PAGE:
This paper is organized as follows: The research related to the proposed algorithm is described in Section II. In Section III, our new algorithm is introduced in detail. In Section IV, the effectiveness of our algorithm is analyzed and verified. We then discuss conclusions and future work in Section V.
Many studies have addressed job scheduling in grid and cloud environments. There are online and offline schemes in the case of batch job scheduling which are known to be suitable for scientific applications. This paper is focused on the scheduling of real-time requests.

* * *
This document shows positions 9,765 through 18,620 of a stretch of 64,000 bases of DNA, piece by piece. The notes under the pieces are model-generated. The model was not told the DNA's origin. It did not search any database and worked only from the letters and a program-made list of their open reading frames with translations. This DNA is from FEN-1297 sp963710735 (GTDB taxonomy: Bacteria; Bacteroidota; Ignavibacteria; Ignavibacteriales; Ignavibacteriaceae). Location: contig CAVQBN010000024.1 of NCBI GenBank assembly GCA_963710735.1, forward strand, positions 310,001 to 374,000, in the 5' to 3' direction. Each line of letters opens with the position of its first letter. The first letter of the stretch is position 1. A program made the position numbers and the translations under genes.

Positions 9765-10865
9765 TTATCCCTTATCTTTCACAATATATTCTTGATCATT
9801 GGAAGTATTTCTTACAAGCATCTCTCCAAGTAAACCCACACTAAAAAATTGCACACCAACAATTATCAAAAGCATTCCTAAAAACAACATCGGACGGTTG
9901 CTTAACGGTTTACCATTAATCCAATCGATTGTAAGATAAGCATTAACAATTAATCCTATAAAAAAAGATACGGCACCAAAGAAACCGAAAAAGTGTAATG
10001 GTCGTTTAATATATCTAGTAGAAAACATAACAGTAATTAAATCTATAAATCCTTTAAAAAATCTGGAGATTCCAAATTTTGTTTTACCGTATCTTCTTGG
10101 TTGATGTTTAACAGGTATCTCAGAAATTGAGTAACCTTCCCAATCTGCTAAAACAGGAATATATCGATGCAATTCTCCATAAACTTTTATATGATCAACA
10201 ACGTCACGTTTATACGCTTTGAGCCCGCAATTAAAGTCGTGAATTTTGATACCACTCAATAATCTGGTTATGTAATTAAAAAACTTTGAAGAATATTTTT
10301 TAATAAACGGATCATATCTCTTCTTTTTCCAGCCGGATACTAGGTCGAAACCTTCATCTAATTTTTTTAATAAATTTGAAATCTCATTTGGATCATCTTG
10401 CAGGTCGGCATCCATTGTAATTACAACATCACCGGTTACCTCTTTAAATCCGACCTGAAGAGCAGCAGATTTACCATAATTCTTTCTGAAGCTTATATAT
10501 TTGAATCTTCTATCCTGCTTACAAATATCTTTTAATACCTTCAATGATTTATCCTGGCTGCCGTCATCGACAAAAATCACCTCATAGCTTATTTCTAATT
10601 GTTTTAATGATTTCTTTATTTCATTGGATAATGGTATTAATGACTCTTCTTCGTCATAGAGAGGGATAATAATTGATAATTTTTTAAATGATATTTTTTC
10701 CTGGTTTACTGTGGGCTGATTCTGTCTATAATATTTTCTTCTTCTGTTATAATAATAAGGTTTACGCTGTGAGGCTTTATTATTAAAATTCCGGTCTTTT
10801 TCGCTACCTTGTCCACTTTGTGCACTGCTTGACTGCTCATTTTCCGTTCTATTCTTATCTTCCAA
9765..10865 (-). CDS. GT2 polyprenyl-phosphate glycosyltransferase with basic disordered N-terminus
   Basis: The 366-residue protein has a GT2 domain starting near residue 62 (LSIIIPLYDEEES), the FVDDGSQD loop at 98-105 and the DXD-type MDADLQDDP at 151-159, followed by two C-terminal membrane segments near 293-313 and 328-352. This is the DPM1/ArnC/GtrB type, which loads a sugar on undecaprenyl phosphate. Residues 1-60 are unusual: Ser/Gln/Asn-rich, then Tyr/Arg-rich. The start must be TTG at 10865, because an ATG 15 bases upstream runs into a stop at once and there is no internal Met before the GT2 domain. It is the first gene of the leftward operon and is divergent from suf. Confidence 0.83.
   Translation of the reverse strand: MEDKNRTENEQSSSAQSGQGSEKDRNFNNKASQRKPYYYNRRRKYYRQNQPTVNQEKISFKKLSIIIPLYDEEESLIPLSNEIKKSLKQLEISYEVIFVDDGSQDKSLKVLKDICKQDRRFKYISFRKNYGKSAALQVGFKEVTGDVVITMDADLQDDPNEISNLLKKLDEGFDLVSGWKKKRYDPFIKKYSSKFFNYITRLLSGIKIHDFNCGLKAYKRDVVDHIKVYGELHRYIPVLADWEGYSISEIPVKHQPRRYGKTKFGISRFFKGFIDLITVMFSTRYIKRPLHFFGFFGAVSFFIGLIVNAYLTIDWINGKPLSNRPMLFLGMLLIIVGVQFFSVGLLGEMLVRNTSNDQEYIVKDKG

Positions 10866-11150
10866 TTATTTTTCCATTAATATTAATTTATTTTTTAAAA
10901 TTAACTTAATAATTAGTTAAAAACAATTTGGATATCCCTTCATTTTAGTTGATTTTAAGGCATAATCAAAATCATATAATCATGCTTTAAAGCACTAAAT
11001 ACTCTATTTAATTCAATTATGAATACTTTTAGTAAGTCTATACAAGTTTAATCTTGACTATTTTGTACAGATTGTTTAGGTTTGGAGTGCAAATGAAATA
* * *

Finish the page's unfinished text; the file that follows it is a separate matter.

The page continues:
Yu et al. [3] proposed a cost-based workflow scheduling algorithm considering the minimization of the execution cost in which it satisfies the deadline. Yu and Buyya [4] proposed a scheduling technique to minimize the execution time while satisfying workflow execution cost. In this scheduling approach, a genetic algorithm was applied to solve the optimization problem and experimental results were presented for a grid environment. Padala et al. [5] proposed an algorithm that satisfies the QoS of workflows and can improve resource utilization between applications by adjusting resource sharing. Yu and Shi [6] proposed a plan-based algorithm for multiple workflows that determines the execution order with rankings of workflows. Xu et al. [7] proposed a scheduling algorithm to support multiple workflows and nested multiple QoS requirements. They further showed that the scheme can improve scheduling accessibility. Kosinska et al. [8] proposed a variety of phases to improve the reliability and scalability of the applications that run on cloud resources. Ghanbaria and Othman [9] reported on a technique similar to this study. Their scheme used the AHP technique to determine a job’s priority, the attribute level of cloud resources, and the alternative to a job. On the other hand, our study obeys the basic principle of the AHP model. In our custom model, the attribute level defines decision criteria. This level determines which criteria, such as responsiveness, cost, and system load, are preferable for choosing alternatives. The alternative level is defined as a resource allocation unit. This unit is meant as a VM in our scheme to determine which VM is more adequate for executing a job.